- The doctor was trying to trick Divya in Royal Pains into doing this.
- In the season two episode "Single Stamina" of How I Met Your Mother, this is shown as an example of how Barney and his brother James work in tandem to pick up: James pretends to have passed out, while Barney frantically asks nearby men if they know mouth-to-mouth, and turns down one man for not being good-looking enough.
- In Game of Thrones, Talisa recounts how a slave from a fishing ship resuscitated her brother from drowining using CPR, causing her to pursue a life of medicine and turn her back on slavery.
- In Breaking Bad Tuco criticizes Walt's efforts to perform CPR (using chest compressions only, and pretty obviously futile anyway) by shouting that he's supposed to breathe into the victim's mouth. Walt yells back that's not right and they don't teach that anymore (almost correct; see the Real Life section below for why).
- Sade's song 'Kiss of Life' is based on this trope.
- Used in a roundabout way in The King of Fighters 2000. Ever since Bao's arrival to the Psycho Soldiers team, Kensou has been Brought Down to Normal... In the team's ending, Bao takes a massive energy beam from a big-ass Kill Sat to protect the group and then falls in Kensou's arms in great pain, begging his "brother" for help. To relieve him, Kensou gives Bao a kiss on the lips and absorbs a good part of the energy in the kid's body through it; this action not only saves Bao from a fatal Super Power Meltdown, but it restores Kensou's lost powers.
- Subverted in Tears To Tiara 2. Hamil drinks lots of water after their ship sinks. Heal spells has no use and Tart is getting desperate. Kleito and Charis says he needs proper care, hardening Tart's resolve. Then she gives him a full force punch to his stomach to get him to cough up the water instead.
- Code Lyoko: In episode "Marabounta", Ulrich almost drowns at the pool after belly-flopping in the water. It is unclear whether he's hoping for Yumi to give him mouth-to-mouth afterward (he does blink, but seems still out of it). Unfortunately, it's Jim Moralès who does save him.
- Repeat incident in "The Lake", where Jim almost gives mouth-to-mouth to Suzanne Hertz... but she wakes up before his lips can make contact, threatening him with his life if he gets closer.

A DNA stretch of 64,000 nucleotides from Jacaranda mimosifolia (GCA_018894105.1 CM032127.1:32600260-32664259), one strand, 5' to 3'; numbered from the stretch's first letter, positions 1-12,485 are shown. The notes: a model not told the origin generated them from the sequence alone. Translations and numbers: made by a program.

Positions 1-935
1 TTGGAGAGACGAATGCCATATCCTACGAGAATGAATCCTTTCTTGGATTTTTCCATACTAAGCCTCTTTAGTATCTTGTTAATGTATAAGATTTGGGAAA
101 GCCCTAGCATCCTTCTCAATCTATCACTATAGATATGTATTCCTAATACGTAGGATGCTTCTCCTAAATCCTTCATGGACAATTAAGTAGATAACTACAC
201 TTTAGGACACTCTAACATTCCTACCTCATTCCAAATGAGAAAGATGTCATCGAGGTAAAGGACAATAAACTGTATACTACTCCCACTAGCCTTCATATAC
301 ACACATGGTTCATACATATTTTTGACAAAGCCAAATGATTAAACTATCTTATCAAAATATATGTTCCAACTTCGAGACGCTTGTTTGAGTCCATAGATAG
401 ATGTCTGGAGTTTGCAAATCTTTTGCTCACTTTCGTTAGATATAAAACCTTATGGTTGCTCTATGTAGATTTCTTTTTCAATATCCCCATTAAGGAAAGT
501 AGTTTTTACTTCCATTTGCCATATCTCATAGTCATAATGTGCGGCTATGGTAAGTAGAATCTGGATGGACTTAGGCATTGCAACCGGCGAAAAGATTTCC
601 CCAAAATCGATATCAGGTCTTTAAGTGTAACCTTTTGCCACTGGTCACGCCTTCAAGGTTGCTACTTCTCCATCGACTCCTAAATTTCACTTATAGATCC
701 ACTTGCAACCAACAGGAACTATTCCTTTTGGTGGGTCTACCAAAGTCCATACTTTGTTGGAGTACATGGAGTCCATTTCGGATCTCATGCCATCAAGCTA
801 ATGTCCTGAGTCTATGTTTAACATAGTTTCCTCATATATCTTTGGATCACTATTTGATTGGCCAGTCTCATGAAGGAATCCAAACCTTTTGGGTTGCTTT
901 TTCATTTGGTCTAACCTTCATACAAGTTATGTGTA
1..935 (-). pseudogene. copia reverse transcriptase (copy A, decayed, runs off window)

- Stripperella gives the kiss to a supermodel who bloats up to enormous size and falls in a swimming pool (it makes sense in context... somewhat) leading one onlooker to state that if the supermodel looked like she did five minutes ago, that scene would look really hot.
- Johnny Bravo provides an example where Johnny attempts to save a drowning person at the beach to impress girls. His rescue attempt fails miserably and he ends up needing to be rescued. Seeing no other option, Johnny's annoying, nerdy "friend," Carl, administers the kiss of life. Johnny regains consciousness, freaks out and rushes to the ocean to wash out his mouth with salt water, knocking the person he initially tried to save out of his way and back into the ocean. Also Carl gets the girls.
- Attempted in episode 15 of Wakfu, with Sadlygrove on an unconscious Evangelyne. But Eva wakes up a split-second before the kiss, and instead gives Grovy a faceful of jellyfish.
- Later in season 2 he does this for real, played more for drama.
- Ren and Stimpy - fireman Ren goes into a dead faint trying to rescue a female Fat Slob. She gives him mouth-to-mouth, inflating him like a balloon with each breath - he comes to, gets a good look at her, shrieks and faints again.
- Done on Hey Arnold! for an in-universe television show where Arnold and Helga win a sand castle contest and get to be on the show. Arnold is playing a boy who's drowning and gets rescued by the life guards, however, Helga pushes them aside and goes straight for the kill... I mean, kiss of life. However she turns it into a kiss rather than just mouth-to-mouth ressucitation.
- Done in one of the new Teen Titans shorts, "Cyborg the Lifeguard". After numerous attempts at trying to save a girl from drowning. Cyborg just jettisons his cyborg body (revealing a thinner frame), leaping in, trying to carry her... and end up sinking. The girl saves him instead and gives him mouth-to-mouth. Cyborg gives the screen a thumbs up.
- In real life, mouth-to-mouth resuscitation is no longer recommended in most cases of someone stopping breathing.note The Red Cross pretty much anticipates that if someone has stopped breathing, then it's most likely their heart has already stopped. In most cases, CPR with compressions only is recommended, circulating blood to the brain and using oxygen already dissolved in the bloodstream, waiting for a defibrillator or paramedics to be present. The concept is that stopping compressions to give breaths could be enough of a delay to cause brain death.
- If, however, you have two people performing CPR, by all means administer rescue breaths without interrupting chest compressions.